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Royal Collection
The Royal Collection is the art collection of the British Royal Family and the largest private art collection in the world. Spread among 13 occupied and historic royal residences in the United Kingdom, the collection is owned by Queen Elizabeth II and overseen by the Royal Collection Trust, a branch of the Royal Household
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Jacopo Bassano
Jacopo Bassano (ca. 1510 – 14 February 1592), known also as Jacopo dal Ponte, was an Italian painter who was born and died in Bassano del Grappa near Venice, from which he adopted the name. Trained in the workshop of his father, Francesco the Elder, and maybe in contact with the shop of Bonifazio Veronese in Venice, he painted mostly religious paintings including landscape and genre scenes . Bassano's pictures, and those of his four sons, Francesco Bassano the Younger, Giovanni Battista da Ponte, Leandro Bassano, Girolamo da Ponte who all followed him closely, were very popular in Venice because of their depiction of animals and nocturnal scenes
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Anthony Van Dyck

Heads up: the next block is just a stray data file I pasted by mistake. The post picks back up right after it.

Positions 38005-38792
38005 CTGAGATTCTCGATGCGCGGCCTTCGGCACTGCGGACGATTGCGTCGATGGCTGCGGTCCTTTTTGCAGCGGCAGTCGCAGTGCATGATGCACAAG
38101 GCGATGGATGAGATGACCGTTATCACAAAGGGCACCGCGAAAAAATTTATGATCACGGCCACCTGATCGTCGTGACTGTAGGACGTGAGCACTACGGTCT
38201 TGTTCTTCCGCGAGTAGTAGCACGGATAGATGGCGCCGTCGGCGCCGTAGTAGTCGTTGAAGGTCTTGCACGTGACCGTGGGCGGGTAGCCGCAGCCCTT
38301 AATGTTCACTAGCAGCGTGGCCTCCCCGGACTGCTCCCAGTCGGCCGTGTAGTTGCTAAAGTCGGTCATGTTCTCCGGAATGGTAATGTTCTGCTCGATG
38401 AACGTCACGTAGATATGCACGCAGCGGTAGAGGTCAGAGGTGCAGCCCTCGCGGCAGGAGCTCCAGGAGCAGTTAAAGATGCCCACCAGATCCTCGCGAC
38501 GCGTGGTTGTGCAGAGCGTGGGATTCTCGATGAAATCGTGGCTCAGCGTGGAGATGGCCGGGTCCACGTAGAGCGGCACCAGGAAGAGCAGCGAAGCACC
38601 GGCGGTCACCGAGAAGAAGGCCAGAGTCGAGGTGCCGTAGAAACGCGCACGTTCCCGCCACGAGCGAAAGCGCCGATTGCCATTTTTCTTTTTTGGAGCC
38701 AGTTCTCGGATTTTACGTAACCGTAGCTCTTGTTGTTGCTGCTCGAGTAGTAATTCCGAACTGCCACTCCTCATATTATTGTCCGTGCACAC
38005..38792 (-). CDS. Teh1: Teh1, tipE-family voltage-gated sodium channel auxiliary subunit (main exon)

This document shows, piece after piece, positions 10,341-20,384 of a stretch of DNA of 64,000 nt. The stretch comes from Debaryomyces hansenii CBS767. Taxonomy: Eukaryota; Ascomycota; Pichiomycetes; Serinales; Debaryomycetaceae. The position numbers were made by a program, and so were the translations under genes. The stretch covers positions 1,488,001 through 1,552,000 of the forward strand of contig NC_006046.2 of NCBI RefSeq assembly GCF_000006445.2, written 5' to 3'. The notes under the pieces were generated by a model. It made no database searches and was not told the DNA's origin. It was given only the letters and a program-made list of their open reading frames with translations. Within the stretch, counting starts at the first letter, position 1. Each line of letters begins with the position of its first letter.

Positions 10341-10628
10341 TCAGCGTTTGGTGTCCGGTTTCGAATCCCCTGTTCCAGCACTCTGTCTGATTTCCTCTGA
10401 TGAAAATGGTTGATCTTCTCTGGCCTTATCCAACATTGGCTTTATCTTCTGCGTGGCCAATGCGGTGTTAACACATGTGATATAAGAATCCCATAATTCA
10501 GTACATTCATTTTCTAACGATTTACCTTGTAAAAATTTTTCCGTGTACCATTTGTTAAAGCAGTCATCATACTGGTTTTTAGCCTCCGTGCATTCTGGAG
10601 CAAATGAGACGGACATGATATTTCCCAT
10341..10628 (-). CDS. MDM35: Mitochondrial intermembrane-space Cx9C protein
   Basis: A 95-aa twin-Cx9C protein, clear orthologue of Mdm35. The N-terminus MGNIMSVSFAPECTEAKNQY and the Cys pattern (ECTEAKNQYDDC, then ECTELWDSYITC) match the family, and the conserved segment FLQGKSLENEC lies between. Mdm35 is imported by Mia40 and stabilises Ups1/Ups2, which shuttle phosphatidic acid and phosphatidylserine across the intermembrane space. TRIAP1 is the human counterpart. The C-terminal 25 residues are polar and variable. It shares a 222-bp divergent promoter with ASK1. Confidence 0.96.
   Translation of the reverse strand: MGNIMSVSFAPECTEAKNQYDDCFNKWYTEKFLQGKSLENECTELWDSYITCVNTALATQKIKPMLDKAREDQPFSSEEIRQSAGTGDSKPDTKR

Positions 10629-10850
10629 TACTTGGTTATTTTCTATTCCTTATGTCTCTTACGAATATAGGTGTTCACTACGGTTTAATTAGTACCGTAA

Sir Anthony van Dyck (Dutch pronunciation: [vɑn ˈdɛi̯k], many variant spellings; 22 March 1599 – 9 December 1641) was a Flemish Baroque artist who became the leading court painter in England, after enjoying great success in Italy and the Southern Netherlands. He is most famous for his portraits of Charles I of England and his family and court, painted with a relaxed elegance that was to be the dominant influence on English portrait-painting for the next 150 years. He also painted biblical and mythological subjects, displayed outstanding facility as a draughtsman, and was an important innovator in watercolour and etching
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El Greco
Doménikos Theotokópoulos (Greek: Δομήνικος Θεοτοκόπουλος [ðoˈminikos θeotoˈkopulos]; 1541 – 7 April 1614), most widely known as El Greco ("The Greek"), was a painter, sculptor and architect of the Spanish Renaissance. "El Greco" was a nickname, a reference to his Greek origin, and the artist normally signed his paintings with his full birth name in Greek letters, Δομήνικος Θεοτοκόπουλος (Doménikos Theotokópoulos), often adding the word Κρής (Krēs, "Cretan"). El Greco was born in the Kingdom of Candia, which was at that time part of the Republic of Venice, and the center of Post-Byzantine art. He trained and became a master within that tradition before traveling at age 26 to Venice, as other Greek artists had done. In 1570 he moved to Rome, where he opened a workshop and executed a series of works
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Antonio Canova
Antonio Canova (Italian pronunciation: [anˈtɔːnjo kaˈnɔːva]; 1 November 1757 – 13 October 1822) was an Italian Neoclassical sculptor, famous for his marble sculptures
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Foundation Stone